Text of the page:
Use arrows to navigate back in time
For more water quality parameters please log on with instructions below and select the parametes of interest (additional parameters include % saturation dissolved O2, ppm Nitrate, ORP mV)
User Name: Lehigh River
(note, case sensitive)
Expand the subdirectories by clicking the + until the measurements are
listed. Click on the parameter of interest and the time range then the trend will be
charted and data values tabulated. Click on the "properties" tab to
select the time window and/or to add multiple parameters to your charts.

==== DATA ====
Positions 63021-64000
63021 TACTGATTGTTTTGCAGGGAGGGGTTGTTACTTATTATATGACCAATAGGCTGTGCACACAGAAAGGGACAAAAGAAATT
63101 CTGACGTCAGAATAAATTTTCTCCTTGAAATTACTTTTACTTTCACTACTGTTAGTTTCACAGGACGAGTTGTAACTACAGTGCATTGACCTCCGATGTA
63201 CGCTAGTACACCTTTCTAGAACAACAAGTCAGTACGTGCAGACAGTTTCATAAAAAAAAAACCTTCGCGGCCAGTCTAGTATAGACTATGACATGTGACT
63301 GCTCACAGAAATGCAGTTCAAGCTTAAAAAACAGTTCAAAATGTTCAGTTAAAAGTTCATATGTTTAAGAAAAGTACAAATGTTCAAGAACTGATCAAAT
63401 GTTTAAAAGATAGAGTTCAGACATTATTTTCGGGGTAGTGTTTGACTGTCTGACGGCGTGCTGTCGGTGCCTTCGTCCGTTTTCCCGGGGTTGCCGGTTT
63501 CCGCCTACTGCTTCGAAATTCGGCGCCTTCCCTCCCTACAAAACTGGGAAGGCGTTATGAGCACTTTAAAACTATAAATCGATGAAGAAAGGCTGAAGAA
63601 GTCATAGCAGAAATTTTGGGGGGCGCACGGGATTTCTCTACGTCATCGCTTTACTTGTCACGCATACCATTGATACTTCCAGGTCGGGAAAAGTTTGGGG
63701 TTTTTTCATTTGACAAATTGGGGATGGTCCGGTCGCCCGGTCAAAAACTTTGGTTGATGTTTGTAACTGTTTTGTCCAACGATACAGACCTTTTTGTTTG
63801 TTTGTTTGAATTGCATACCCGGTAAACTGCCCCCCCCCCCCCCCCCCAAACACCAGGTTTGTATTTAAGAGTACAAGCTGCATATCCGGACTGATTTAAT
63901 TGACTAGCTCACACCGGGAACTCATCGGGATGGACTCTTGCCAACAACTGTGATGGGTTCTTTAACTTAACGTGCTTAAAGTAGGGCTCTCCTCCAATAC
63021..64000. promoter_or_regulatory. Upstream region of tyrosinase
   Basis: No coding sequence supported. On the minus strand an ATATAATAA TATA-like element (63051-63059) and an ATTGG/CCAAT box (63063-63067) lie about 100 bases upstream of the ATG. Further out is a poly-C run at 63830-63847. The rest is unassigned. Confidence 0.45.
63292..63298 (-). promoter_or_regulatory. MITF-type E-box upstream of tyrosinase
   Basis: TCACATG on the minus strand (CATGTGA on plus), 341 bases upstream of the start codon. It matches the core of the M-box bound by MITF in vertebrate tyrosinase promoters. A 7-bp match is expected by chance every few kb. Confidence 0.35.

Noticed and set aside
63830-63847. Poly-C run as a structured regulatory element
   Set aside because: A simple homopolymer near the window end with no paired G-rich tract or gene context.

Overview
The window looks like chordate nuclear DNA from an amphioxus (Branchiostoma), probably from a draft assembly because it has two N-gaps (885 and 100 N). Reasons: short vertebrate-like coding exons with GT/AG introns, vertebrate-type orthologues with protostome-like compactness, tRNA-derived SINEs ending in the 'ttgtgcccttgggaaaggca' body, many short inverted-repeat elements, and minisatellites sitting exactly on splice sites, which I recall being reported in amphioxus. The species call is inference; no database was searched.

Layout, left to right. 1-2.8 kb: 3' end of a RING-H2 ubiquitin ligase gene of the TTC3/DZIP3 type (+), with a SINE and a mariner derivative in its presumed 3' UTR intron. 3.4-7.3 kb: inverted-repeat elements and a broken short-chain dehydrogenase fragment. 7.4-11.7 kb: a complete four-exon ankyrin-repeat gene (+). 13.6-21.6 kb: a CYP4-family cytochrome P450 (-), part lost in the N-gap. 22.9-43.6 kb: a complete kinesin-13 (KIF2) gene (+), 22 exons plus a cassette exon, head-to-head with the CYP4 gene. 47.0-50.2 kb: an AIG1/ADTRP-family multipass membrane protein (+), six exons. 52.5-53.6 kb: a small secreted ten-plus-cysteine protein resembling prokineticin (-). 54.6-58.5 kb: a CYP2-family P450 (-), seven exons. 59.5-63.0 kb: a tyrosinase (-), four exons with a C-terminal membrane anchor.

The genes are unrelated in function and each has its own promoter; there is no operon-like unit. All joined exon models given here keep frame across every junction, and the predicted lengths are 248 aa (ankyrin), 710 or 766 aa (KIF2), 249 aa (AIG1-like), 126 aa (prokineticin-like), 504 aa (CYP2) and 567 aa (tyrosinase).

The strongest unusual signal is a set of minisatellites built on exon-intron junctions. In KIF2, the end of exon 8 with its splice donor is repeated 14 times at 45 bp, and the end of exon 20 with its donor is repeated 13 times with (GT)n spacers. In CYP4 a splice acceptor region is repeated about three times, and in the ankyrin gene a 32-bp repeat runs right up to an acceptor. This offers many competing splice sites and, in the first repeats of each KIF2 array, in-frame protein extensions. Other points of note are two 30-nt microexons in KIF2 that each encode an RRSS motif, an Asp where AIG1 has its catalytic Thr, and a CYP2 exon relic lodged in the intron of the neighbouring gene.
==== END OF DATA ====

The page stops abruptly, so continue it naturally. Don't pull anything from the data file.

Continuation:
We are working to clearly establishe Trout Stocked Fishery (TSF) and/or High Quality Cold Water Fisheries (HQ-CWF) conditions in the Lehigh between Carbon and Lehigh Counties. The Palmerton location is the mid-point in our trout stocking range between Jim Thorpe and Northampton and we hope to establish that Palmerton water conditions are also consistent with trout stocked fishery parameters. Given this, we will be in good position to continue lobbying the PA Fish and Boat Commission for assistance in stocking the Lehigh mainstem with adult trout. Probe data is historized so you can still view data from years ago in Jim Thorpe up till present time in Palmerton.
ALL CONSERVATION WORK FUNDING IS PROVIDED THROUGH GRANTS AND SPECIAL SPONSORSHIP ALLOCATIONS TO CONSERVATION. STOCKING PROGRAM FUNDING IS NOT AFFECTED AT ALL BY OUR CONSERVATION WORK GIVEN THE GRANTS RECEIVED EACH YEAR